Joe Frazier

Professional Boxing Athlete

“Life doesn't run away from nobody. Life runs at people.”

Joe Frazier was the world heavyweight boxing champion from February 1970 until January 1973 and fought in the famous “Thrilla in Manila” in 1975.

Early Years

The youngest of 12 children, boxer Billy Joe Frazier was born January 12, 1944, in Beaufort, South Carolina. His parents, Rubin and Dolly Frazier, were sharecroppers, so the family never had much money. By the age of 15, Frazier, who'd quit school two years before, was on his own. He moved to New York City to live with an older brother and find work. Employment, however, was hard to come by, and to put cash in his pocket he started stealing cars and selling them to a junkyard in Brooklyn.

Joe Frazier

But Frazier harbored dreams of doing something with his life. Many of those dreams were built around boxing. As a younger kid, back in South Carolina, he had dreamed of becoming the next Joe Louis, airing out punches at burlap bags he'd filled with leaves and moss.

Up north Frazier's love for boxing didn't subside. After moving to Philadelphia, Frazier found work at a slaughterhouse, where he routinely punched sides of beef stored in a refrigerated room. That scene later inspired Sylvester Stallone for his 1976 film, Rocky.”

It wasn't until 1961, though, that Frazier entered the ring and actually began to box. He was rough and undisciplined, but his unpolished talent caught the eye of trainer Yank Durham.


A Champion's Rise

Under the direction of Durham, who shortened Frazier's punches and added power to his devastating left hook, the young boxer quickly found success. For three straight years he was the Middle Atlantic Golden Gloves Champion, and he captured the gold medal at the 1964 Summer Olympics in Tokyo.

He turned pro in 1965 and in just under a year had compiled an 11-0 record. In March 1968, he was crowned heavyweight champion, a result that stemmed in part from Muhammad Ali getting stripped of his heavyweight title the year before, after refusing to be drafted.

In 1970, Ali successfully sued to get his boxing license back, setting the stage for the sport's highly anticipated matchup between Frazier and Ali.


Ali vs. Frazier

While the two fighters have may have respected each other, the two men were clearly not friends. Frazier steamed at the vocal Ali, who repeatedly called him a “gorilla” and an “Uncle Tom.” Years later Frazier's anger still hadn't cooled: After seeing Ali, battling Parkinson's disease, light the flame at the 1996 Summer Olympics in Atlanta, Frazier told reporters he would have liked to have “pushed him in.”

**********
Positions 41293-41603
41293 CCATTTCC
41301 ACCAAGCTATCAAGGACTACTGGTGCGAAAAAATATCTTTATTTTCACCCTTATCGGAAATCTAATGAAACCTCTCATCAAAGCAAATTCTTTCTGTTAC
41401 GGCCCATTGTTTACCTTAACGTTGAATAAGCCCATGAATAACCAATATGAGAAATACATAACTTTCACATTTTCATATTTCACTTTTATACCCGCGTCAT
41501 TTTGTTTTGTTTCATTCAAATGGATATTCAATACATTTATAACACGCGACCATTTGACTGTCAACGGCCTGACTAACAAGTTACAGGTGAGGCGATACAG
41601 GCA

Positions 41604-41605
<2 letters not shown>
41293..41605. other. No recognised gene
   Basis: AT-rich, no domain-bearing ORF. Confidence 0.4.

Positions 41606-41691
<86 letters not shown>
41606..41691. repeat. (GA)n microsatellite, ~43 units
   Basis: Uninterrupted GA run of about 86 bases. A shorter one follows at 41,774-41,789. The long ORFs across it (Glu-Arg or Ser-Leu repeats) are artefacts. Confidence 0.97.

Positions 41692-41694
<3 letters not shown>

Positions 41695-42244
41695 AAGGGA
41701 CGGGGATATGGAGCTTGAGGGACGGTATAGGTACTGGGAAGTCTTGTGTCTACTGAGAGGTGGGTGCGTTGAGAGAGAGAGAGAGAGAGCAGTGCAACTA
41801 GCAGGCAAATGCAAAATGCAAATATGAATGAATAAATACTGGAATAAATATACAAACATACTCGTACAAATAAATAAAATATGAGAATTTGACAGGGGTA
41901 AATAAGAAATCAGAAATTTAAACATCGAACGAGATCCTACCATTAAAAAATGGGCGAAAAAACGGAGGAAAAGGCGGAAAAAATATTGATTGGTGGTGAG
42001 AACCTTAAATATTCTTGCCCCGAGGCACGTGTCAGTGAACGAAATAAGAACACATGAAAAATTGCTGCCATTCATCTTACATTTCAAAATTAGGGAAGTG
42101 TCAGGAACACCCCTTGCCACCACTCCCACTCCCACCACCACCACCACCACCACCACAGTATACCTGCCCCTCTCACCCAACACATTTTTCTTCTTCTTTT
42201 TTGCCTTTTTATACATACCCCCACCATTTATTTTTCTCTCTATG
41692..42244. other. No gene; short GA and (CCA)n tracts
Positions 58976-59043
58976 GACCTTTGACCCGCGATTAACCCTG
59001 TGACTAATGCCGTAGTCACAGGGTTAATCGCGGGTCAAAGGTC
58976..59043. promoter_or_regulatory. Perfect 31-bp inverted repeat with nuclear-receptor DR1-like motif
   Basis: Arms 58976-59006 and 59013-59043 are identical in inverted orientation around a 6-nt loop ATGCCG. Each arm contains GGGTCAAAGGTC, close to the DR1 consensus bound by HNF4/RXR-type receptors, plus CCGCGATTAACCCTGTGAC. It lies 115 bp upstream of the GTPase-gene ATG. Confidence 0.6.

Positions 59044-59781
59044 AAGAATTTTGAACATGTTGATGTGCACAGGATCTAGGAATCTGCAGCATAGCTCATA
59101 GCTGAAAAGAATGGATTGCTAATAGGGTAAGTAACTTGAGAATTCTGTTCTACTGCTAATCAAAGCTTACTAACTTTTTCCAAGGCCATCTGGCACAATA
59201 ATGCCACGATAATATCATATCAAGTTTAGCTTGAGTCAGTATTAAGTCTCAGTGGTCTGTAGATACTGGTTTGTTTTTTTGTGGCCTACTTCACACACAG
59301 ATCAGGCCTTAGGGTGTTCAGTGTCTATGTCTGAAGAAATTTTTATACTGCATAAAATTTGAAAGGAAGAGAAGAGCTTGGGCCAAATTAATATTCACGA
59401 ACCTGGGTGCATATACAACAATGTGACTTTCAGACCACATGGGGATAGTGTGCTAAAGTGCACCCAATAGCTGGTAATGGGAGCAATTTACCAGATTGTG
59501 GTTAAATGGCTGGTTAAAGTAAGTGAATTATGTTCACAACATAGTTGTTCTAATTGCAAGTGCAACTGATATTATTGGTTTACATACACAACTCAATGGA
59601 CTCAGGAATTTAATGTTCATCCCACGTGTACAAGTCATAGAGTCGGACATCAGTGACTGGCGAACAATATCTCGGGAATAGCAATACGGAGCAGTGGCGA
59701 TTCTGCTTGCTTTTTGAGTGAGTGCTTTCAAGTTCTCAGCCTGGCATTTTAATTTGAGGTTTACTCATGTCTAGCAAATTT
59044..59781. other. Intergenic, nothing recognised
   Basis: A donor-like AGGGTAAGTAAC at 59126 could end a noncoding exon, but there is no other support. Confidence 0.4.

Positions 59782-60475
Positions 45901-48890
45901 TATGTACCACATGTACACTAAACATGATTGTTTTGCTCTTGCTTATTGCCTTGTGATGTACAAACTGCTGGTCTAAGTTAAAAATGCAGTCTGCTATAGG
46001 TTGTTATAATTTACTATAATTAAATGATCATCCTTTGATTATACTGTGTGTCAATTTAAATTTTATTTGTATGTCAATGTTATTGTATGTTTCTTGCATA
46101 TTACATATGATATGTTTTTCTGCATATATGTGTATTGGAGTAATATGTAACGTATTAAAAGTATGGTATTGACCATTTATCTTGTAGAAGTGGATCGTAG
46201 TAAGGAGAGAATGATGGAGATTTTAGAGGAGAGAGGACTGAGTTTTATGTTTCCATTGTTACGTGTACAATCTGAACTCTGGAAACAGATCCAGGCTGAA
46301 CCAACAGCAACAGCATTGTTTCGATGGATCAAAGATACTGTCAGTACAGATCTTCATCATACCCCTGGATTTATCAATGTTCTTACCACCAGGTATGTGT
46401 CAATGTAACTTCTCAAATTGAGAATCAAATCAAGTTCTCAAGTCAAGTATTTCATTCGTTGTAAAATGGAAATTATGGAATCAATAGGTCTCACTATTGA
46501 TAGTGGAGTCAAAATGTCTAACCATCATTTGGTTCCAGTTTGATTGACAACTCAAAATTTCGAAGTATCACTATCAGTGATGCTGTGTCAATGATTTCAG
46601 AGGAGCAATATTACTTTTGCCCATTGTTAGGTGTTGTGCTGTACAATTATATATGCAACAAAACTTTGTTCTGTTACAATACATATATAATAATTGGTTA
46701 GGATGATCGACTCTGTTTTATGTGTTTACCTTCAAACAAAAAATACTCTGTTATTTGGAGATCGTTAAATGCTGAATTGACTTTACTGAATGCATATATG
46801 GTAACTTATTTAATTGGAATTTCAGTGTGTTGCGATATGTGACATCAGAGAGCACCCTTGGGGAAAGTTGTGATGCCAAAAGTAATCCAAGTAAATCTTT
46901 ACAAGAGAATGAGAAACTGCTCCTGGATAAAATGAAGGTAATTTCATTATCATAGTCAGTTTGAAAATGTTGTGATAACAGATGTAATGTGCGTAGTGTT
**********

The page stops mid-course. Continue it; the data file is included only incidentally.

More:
Joe Frazier

Their first battle, dubbed the Fight of the Century, took place at New York's Madison Square Garden on March 8, 1971. Despite being lighter and shorter than Ali, Frazier, in front of a packed house that included Frank Sinatra (who photographed the match for Life magazine) and Hubert Humphrey, wore Ali down. Frazier took the fight with a unanimous decision, delivering Ali his first professional defeat.

The victory catapulted Frazier to full-fledged stardom and riches. He purchased a 368-acre farm, not far from where he'd grown up, and became the first African-American since Reconstruction to speak in front of the South Carolina Legislature.

In 1974, Frazier, who'd lost his title the year before to George Foreman, stepped into the ring against Ali again. This time it was Ali who came out victorious. Their final battle came in 1975 in the Philippines. Dubbed the Thrilla in Manila, it's considered the sport's greatest fight by some boxing historians. The match lasted 14 bruising rounds before Frazier, battling eyesight issues, was prevented from coming out for the final round by his trainer, Eddie Futch.

It was the “closest thing to dyin’ I know of,” Ali later said of the fight.


Final Years

In 1976, at the age of 32, Frazier retired. He briefly returned to the ring in 1981, but quickly retired again, and for good, after just one fight.

His post-boxing years saw him manage the career of his oldest son, Marvis, a heavyweight. His daughter, Jacqui Frazier-Lyde, also took up boxing, and eventually fought Ali's daughter, Laila Ali, in a fight called Ali-Frazier IV. Ali came out victorious.

In all, Frazier had 11 children; sons Marvis, Hector, Joseph Rubin, Joseph Jordan, Brandon Marcus and Derek Dennis and daughters Jacqui, Weatta, Jo-Netta, Renae and Natasha. He and his wife Florence Smith divorced in 1985. Frazier remained with his longtime girlfriend of forty years, Denise Menz, until his death.

In September 2011, Frazier was diagnosed with liver cancer. The disease quickly spread, and he soon was in hospice care. He died at his home in Philadelphia on November 7, 2011.


Quick Facts

Birth Date:
January 12, 1944

Death Date:
November 7, 2011


  • Joe first saw boxing action when the family bought a black and white television in the early ‘50s. His mother sold drinks to the neighbors coming in to watch boxers like Rocky Marciano, Sugar Ray Robinson, Rocky Graziano, and Willie Pep.
  • Enthused by his uncle’s comment that he would be another Joe Louis, for the next 6-7 years, Joe practiced on a makeshift punching bag filled with moss, rags, bricks, and corncobs.
  • As an amateur, Joe had lost only to Buster Mathias so he was eager to avenge the defeat when the duo met in the 1964 Olympic Games trials final, however, he was defeated yet again.
  • With another six wins under his belt, he became the heavyweight champion of the world by defeating Jimmy Ellis, the ‘WBA’ champion with a fifth round TKO on February 16, 1970.
  • Suffering a second loss to George Foreman on June 15, 1976, in what was billed as ‘Battle of the Gladiators’ for the ‘NABF’ heavyweight championship, Frazier hung up gloves.
  • Joe Frazier
  • Joe Frazier
  • Joe Frazier

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